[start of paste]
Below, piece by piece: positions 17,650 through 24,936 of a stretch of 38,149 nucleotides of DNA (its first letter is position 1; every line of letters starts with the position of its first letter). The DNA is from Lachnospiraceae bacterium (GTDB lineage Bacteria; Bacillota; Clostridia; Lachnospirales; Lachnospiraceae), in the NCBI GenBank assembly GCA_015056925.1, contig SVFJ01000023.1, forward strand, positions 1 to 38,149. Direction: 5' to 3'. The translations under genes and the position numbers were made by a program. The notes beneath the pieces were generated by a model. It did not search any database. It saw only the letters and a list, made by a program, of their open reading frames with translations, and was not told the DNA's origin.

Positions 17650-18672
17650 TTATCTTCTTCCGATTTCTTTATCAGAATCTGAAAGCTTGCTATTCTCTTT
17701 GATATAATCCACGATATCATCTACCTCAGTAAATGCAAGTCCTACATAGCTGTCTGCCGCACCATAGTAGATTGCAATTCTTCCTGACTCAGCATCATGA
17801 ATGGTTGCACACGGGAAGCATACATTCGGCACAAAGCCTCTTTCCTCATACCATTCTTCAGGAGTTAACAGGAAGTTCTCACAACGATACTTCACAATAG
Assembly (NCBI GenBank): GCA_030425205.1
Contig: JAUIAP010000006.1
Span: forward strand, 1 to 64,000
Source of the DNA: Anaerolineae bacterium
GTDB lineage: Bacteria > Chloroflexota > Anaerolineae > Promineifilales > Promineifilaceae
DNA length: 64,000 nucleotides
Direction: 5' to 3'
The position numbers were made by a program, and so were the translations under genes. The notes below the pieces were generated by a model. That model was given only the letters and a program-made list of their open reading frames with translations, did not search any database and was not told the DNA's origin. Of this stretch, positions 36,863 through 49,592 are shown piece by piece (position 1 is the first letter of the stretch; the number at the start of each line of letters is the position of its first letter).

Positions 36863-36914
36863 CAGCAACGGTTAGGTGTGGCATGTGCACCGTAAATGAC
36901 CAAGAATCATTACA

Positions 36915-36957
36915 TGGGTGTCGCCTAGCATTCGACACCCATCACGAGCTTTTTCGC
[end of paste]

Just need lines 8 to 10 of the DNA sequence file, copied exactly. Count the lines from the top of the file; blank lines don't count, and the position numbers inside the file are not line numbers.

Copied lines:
Span: forward strand, 1 to 64,000
Source of the DNA: Anaerolineae bacterium
GTDB lineage: Bacteria > Chloroflexota > Anaerolineae > Promineifilales > Promineifilaceae